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African nations urge EU to emulate China in banning ivory trade
2017/02/28

The European Union (EU) member states should take a cue from China and ban domestic and overseas trade in ivory products, members of the African Elephant Coalition (AEC) said.

The coalition of African elephant range states in a statement released on Friday night hailed Beijing's decision to outlaw ivory trade and urged the EU to follow suit in order to save the giant mammals.

"We welcome China's decisive action to close its ivory market. It is a major breakthrough in the battle to save elephants," AEC chairman Patrick Omondi said.

"But we need other countries with legal domestic markets to follow suit and are calling on the EU to take advantage of the momentum created by China and shut down their trade in ivory once and for all," he added.

The Chinese government on December 31, 2016 announced a ban on processing and trade in ivory products by the end of 2017.

African policymakers and wildlife campaigners hailed Beijing for taking bold steps to eliminate ivory trade that is to blame for loss of elephants in the continent due to poaching.

The EU commission on its part has expressed willingness to terminate domestic and overseas ivory trade.

A statement from AEC indicated that the EU commission will soon announce a common position on future actions to be taken in a bid to hasten phasing out of trade in ivory products.

The statement revealed that the EU committee that oversees trade in endangered species will meet on Feb. 7 and announce major decisions that may impact on ivory business.

On its part, the British Parliament will on Feb. 6 debate a petition that has received 100,000 signatories to close its domestic ivory market.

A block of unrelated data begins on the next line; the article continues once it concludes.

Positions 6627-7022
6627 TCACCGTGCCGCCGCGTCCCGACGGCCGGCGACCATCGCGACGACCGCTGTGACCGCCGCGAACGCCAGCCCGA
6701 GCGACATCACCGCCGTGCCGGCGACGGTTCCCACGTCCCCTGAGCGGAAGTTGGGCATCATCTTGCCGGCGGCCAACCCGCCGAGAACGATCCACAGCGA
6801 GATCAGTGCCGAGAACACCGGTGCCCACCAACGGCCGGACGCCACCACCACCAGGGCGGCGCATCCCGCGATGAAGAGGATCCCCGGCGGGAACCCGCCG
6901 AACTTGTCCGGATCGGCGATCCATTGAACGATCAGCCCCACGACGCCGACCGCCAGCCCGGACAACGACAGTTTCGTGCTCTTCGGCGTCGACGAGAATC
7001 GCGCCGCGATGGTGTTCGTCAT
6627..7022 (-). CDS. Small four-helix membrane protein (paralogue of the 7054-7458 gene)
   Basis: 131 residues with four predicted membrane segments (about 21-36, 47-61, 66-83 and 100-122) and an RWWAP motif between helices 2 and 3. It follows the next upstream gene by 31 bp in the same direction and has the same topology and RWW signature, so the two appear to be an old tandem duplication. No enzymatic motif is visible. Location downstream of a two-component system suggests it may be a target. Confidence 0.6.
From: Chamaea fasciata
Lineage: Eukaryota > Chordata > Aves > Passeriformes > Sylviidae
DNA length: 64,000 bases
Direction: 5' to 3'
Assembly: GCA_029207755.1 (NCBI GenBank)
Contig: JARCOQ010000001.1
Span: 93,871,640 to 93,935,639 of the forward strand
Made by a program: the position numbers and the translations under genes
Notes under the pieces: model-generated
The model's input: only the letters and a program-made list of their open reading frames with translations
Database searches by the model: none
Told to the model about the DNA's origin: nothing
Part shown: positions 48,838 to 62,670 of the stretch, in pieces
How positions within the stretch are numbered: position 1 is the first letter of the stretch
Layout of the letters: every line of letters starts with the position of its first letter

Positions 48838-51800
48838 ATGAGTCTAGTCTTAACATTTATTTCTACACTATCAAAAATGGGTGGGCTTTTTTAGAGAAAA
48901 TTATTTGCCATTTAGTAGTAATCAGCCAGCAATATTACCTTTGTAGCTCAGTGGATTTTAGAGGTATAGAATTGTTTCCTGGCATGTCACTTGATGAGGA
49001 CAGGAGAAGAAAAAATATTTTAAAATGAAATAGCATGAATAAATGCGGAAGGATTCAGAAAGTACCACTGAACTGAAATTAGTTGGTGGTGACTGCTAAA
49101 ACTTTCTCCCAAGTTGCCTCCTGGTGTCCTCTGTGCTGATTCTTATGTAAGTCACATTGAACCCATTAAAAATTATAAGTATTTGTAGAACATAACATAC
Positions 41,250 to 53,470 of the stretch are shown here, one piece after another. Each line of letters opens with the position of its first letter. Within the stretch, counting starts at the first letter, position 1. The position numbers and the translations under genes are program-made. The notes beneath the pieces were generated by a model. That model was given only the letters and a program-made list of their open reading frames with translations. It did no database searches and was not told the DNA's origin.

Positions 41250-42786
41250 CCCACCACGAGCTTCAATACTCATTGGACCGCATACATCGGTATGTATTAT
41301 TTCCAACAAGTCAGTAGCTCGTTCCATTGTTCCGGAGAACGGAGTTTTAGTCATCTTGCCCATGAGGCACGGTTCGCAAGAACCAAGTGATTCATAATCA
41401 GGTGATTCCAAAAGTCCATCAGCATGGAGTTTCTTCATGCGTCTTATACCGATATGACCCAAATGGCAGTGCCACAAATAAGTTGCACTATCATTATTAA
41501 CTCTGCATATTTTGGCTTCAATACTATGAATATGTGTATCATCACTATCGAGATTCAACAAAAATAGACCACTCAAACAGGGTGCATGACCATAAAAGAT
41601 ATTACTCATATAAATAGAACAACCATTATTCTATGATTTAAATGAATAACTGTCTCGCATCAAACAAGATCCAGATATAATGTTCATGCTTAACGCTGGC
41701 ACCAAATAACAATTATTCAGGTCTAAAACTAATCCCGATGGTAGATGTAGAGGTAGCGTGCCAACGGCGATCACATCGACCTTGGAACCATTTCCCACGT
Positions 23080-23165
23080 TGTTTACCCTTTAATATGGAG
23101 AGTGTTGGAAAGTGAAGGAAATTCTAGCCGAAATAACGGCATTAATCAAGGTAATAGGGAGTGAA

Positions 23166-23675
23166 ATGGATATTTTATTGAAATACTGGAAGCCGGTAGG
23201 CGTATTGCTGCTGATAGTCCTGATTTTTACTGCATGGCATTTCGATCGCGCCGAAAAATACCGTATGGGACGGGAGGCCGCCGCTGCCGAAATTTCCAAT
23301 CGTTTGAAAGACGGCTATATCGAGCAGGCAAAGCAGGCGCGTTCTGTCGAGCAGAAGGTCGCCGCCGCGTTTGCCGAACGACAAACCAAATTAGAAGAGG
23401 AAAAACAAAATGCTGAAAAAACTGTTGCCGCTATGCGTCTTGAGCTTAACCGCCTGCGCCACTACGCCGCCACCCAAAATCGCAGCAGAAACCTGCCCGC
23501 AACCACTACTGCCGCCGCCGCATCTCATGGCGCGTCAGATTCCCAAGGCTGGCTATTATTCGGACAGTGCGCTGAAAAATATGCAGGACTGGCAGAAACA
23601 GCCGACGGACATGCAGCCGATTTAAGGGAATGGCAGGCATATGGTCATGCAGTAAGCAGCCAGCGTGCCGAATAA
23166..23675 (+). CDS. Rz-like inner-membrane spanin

The African Elephant Coalition rallied the international community to support a total ban on ivory trade during the 17th conference of parties to the convention on international trade in endangered species(CITES) held in Johannesburg in September last year.

Among the proposals presented by the coalition included closure for domestic and international markets for ivory and listing all elephants in CITES Appendix 1 to elevate their protection under international law.

All the EU member states except France failed to support the clause meant to raise the threat levels facing the African elephants.

African conservationists urged the EU to reconsider that decision and demonstrate greater commitment towards protection of the iconic mammals.

"The EU and its member states have an opportunity to realign themselves with France, which recently issued strict regulations and work with China to implement the CITES recommendations," said Omondi.

He added that global solidarity is key to saving the remaining population of African elephants.

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